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Lebanese Couscous

Lebanese Couscous, also known as “pearl couscous” is the largest variety of couscous, a type of semolina pasta with origins in North Africa. The mild, nutty flavor of our Lebanese Couscous combines well with other spices and flavors in soups, stews and salads.

  • Typically pea-sized and sturdy

  • Slight nutty flavor that absorbs other flavors well

  • Use in place of rice or pasta in dishes to provide a smooth, chewy texture different from traditional couscous.

  • Manitou Trading Company
    Price: $9.30
    $0.62 / Ounce

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    Suggested uses

  • Sturdy and firm, it can be used in place of rice or pasta dishes to provide unique texture and variety

  • Can be served hot in soups, casseroles and stir-fries

  • Chill and incorporate into salads

  • Basic prep

    Bring 4 cups of water to boil. Add 1 cup of couscous. Boil gently for 10 minutes, or until al dente. Drain and rinse with cold water or serve immediately.

    Storage & handling

    Store in a dry, cool place.

    Ingredients

    Wheat Flour, salt. Contains wheat.

    Lebanese Couscous, also known as “pearl couscous” is the largest variety of couscous, a type of semolina pasta with origins in North Africa. A staple food in countries including Morocco and Tunisia, couscous is known for its adaptability and texture, and these large durum wheat pasta pearls are gaining popularity worldwide for their toasty flavor and smooth, chewy mouthfeel.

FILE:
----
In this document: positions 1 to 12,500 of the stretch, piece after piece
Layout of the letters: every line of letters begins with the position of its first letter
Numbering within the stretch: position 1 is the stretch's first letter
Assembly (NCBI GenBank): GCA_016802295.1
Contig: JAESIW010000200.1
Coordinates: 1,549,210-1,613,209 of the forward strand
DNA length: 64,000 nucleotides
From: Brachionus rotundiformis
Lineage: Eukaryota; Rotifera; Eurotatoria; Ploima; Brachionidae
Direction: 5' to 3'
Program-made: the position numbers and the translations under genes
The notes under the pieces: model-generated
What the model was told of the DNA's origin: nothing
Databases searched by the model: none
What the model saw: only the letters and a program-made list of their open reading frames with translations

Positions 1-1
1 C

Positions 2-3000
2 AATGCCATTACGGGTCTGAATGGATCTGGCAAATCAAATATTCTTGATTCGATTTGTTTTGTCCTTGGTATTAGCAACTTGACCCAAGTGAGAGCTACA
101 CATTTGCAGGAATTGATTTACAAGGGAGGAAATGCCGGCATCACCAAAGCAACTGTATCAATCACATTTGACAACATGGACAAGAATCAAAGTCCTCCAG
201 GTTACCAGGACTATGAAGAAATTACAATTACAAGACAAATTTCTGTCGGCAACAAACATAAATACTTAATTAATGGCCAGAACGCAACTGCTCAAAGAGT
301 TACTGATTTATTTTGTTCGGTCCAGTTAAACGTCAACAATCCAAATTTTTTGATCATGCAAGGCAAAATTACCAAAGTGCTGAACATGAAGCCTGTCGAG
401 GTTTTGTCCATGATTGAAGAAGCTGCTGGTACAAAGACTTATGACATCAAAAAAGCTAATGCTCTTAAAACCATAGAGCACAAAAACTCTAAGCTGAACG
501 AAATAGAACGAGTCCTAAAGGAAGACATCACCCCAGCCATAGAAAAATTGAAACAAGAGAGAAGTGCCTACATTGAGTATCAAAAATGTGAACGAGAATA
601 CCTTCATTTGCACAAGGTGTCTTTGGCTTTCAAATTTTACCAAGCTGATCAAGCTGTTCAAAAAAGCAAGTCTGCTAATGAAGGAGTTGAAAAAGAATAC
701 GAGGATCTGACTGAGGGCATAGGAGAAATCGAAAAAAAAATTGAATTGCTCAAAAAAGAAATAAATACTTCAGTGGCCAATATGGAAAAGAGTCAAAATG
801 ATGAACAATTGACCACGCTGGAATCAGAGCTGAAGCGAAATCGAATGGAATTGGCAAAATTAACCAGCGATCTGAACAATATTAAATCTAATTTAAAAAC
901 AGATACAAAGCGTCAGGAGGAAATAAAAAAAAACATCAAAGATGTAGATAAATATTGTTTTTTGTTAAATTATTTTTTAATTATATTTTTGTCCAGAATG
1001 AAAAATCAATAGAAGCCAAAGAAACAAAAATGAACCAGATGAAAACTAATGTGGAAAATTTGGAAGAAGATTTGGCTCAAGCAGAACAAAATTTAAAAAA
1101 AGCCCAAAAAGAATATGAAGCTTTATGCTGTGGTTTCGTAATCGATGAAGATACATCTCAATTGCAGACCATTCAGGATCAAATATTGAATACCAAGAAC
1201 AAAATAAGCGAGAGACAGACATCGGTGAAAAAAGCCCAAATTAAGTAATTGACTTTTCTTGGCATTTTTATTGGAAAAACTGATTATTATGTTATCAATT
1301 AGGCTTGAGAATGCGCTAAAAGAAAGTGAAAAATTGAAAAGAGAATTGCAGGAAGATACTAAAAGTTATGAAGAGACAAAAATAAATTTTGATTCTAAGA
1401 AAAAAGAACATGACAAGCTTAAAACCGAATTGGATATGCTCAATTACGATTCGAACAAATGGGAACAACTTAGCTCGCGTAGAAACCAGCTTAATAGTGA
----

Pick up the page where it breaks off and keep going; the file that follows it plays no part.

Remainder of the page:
Couscous is believed to have originated in North Africa, with references to it in cookbooks going back as far as the 13th century. Couscous is made from durum wheat flour, called semolina that is moistened and rolled into form and then coated in finely ground wheat flour. Traditional couscous is extremely labor-intensive to prepare and is usually steamed. The most prominent kind of couscous typically found in supermarkets today is the quick-cook type.

    Couscous can be eaten alone flavored or plain, warm or cold, or as part of a side dish. In its native North Africa, it is traditionally paired with meats and vegetables and served with a sauce. It provides a unique alternative to rice or pasta, due to its adaptability to a variety of flavor profiles. In addition to being served throughout North Africa, couscous is extremely popular in France, where it has been adopted as a traditional dish. It is also commonly served in Spain, Portugal, Italy, and Greece.

    Classic recipe

    Moghrabieh (Lebanese Couscous with Chicken and Lamb)

    In Lebanon, moghrabieh (the name for couscous in Lebanese) is generally a dish served at large gatherings of family and friends due to its extended cooking process. Lebanese Couscous simmers in the traditional combination of spices within this recipe giving the end product a deliciously fragrant flavor.